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What does musculoskeletal mean?


Muscles, skeleton and your nerves, we call it neuromusculoskeletal.


Neuro is nerves; muscular is your muscles; skeletal is your skeleton.


When two bones come together, we have a joint, then to move that joint and keep the joints together, you have a ligament to move the joint while the tendon attaches to the muscle. Muscles move whenever they receive the instructions from the brain to the nerve ending, which is connected to the muscle. And then, of course, the signal comes from your brain down through your spinal cord and into your muscles.


So these parts of the body cannot operate in isolation; your joint cannot move if the nerve doesn't function; the nerves will not work if the brain is damaged. That's why when people have a stroke, they cannot walk because the 'computer processor' that controls the nervous system is not working correctly or part of it is damaged.


So we look holistically, for example, why does a person develop lower back pain, we try as Chiropractors to go to the cause of the problem.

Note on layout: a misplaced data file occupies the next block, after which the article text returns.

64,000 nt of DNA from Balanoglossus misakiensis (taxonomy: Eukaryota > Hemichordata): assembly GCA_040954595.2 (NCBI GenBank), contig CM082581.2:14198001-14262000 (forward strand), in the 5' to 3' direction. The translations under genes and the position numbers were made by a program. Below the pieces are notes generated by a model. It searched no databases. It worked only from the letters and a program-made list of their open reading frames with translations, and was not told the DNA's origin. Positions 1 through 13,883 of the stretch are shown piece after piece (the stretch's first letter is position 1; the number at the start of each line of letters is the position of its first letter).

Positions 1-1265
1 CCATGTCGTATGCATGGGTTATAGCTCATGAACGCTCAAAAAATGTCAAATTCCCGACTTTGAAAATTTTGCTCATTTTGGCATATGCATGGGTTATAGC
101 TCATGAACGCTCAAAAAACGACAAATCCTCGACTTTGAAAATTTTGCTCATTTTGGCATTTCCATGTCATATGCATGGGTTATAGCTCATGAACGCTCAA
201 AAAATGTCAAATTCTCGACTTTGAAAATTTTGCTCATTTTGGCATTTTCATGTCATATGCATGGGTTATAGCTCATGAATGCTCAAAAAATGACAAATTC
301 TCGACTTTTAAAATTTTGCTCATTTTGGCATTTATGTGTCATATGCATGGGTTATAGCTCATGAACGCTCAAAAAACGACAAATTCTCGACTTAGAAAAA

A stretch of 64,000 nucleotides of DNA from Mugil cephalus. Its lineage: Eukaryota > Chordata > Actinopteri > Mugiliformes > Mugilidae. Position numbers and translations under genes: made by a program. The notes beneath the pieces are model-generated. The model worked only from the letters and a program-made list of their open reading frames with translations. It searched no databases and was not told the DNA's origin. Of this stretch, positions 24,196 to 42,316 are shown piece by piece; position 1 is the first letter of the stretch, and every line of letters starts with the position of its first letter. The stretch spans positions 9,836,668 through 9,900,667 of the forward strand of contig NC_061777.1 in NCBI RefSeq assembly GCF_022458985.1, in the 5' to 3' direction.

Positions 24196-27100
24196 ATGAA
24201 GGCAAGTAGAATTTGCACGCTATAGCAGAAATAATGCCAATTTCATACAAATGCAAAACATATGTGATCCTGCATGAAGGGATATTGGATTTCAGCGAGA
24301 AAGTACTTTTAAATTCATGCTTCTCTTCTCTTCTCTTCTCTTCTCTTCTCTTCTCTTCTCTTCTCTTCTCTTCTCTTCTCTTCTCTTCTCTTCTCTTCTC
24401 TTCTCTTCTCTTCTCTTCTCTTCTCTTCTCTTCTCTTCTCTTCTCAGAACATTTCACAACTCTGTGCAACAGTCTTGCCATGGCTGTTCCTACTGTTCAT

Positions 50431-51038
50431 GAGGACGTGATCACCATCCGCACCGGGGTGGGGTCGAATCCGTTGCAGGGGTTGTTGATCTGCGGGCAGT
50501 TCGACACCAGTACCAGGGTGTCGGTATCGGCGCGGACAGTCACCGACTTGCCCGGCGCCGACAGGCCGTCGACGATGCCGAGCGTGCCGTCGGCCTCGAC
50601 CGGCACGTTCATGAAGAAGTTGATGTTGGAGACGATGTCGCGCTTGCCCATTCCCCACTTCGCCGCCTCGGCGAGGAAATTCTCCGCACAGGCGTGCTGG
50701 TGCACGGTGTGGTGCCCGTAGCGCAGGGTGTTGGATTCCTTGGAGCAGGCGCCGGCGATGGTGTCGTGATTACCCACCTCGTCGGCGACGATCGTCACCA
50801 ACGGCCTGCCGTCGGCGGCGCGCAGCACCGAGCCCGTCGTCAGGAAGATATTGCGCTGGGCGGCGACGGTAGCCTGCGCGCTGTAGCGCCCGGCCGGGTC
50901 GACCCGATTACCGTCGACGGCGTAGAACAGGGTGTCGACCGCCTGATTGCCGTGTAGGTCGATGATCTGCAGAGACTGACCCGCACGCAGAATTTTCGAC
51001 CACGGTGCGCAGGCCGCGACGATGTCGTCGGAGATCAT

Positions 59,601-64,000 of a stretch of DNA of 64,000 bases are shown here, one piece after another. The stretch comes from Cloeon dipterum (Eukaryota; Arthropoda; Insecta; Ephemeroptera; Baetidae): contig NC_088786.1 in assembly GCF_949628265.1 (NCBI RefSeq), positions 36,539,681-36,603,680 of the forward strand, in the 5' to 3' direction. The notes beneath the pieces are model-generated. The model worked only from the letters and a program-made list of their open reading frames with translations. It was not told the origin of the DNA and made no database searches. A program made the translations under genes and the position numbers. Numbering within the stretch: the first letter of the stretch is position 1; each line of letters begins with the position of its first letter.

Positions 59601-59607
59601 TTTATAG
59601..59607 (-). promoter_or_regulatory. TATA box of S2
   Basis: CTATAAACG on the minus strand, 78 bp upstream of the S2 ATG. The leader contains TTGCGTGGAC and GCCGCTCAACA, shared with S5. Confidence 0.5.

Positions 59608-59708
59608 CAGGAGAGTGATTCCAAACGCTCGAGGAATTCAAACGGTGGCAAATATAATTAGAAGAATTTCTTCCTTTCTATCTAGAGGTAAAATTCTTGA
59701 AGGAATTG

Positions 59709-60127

And most of the time, the cause of the problem is some form of irritation of the nervous system, the nerves for example, that could cause by a slipped disc, it could be an alignment issue, it could be tightness around the joint or around the nerve. So we are very much focused on going to the cause of the problem helping patients to get better a lot faster and to sustain it for an extended period.


So neuromusculoskeletal means the nervous system, the muscles and the bones, and they all come together and function as one single unit.


That's why we created Spine and Joint because Physiotherapists typically work on muscles, but you cannot just work on the muscles alone. To complement the treatment of the muscles, the patient should also see a Chiropractor who tends to work more on the spine and joints.

Physiotherapy

Chiropractic

Osteopathy